Earlier this month, we asked if a garden could change the food system. The jury’s still out. In the mean time, we’ve been trying to wrap our minds around the Farm Bill, the gigantic piece of legislation up for reauthorization in 2012 that will determine the trajectory of of our food and farm policy and affect everything from the price of beef to the number of young farmers entering the field.

Among the issues within the Farm Bill is that of farm subsidies—the payments and market controls that favor large-scale agriculture and help propel overproduction of commodity crops like corn, soy, rice and cotton. Subsidies help fuel artificially low prices for livestock feed and the subsequent low cost of industrially-raised meat, and the surplus commodity crops are often funneled into the processed foods that are contributing to many of this country’s health problems.

These issues are well-documented. But as we anticipate the 2012  Farm Bill debate, we wanted to have a better understanding of how subsidies work—so we know what our food system could look like if the system gets reformed. Here’s a little roundup of readings that help make the convoluted world of farm subsidies a little more clear:

The Environmental Working Group has been working on this issue since 2004. In a recent piece, their president, Ken Cook, unravels subsidies by type—direct payments, counter-cyclical payments, crop insurance—but points out their common thread: subsidies favor the rich. “From 1995-2009 the largest and wealthiest top 10 percent of farm program recipients received 74 percent of all farm subsidies,” writes Cook. Sigh.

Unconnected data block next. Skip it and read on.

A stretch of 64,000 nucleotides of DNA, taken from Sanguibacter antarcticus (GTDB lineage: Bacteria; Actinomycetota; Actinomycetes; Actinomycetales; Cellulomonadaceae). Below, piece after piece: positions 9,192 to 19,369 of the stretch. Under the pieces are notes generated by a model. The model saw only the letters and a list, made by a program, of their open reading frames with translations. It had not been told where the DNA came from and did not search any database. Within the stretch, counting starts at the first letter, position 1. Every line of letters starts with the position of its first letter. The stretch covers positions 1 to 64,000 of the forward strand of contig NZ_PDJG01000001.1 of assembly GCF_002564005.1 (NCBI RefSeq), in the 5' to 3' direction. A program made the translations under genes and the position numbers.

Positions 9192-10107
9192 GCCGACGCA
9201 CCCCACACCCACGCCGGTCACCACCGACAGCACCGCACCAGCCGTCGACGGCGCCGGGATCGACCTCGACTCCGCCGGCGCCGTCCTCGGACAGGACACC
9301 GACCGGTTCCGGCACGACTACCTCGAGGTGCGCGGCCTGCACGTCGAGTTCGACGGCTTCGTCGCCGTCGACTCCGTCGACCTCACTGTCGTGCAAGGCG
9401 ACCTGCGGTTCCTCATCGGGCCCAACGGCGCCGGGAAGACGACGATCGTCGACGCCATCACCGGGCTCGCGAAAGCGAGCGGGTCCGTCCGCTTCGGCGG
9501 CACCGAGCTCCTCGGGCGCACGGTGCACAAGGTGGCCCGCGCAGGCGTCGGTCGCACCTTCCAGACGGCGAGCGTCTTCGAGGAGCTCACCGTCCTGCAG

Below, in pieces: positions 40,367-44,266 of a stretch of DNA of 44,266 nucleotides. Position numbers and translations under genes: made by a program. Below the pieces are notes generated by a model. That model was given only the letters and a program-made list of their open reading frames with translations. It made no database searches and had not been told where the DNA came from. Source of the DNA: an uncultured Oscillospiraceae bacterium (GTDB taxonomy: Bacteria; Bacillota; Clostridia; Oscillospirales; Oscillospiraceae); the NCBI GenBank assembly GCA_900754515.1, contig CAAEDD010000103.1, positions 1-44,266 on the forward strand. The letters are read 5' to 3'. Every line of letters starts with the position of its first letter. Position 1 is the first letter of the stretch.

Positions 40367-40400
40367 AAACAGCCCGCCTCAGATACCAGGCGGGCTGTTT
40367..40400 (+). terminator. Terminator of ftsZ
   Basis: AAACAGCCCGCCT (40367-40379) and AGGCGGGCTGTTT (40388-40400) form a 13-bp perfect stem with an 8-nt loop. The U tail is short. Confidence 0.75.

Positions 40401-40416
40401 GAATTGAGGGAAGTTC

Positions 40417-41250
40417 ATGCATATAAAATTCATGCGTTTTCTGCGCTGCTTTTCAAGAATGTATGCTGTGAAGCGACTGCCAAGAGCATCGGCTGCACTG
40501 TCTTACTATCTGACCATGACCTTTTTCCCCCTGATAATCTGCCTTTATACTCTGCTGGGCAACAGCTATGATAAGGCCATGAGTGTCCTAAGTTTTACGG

The Center for American Progress explains the inefficiency of direct payments, proposes phasing out their $5 billion payouts to farmland owners, and calls for reinvesting some of the savings into programs that promote clean energy and energy efficiency on the farm.

And at Grist, our pal Tom Philpott puts subsidies in perspective for us by taking a close look at U.S. corn production. So much corn, so heavily subsidized. For $56 billion in subsidies over the past ten years, what do we get in return? The answer’s not pretty.

Check back in two weeks for another look under the hood of Farm Bill politics.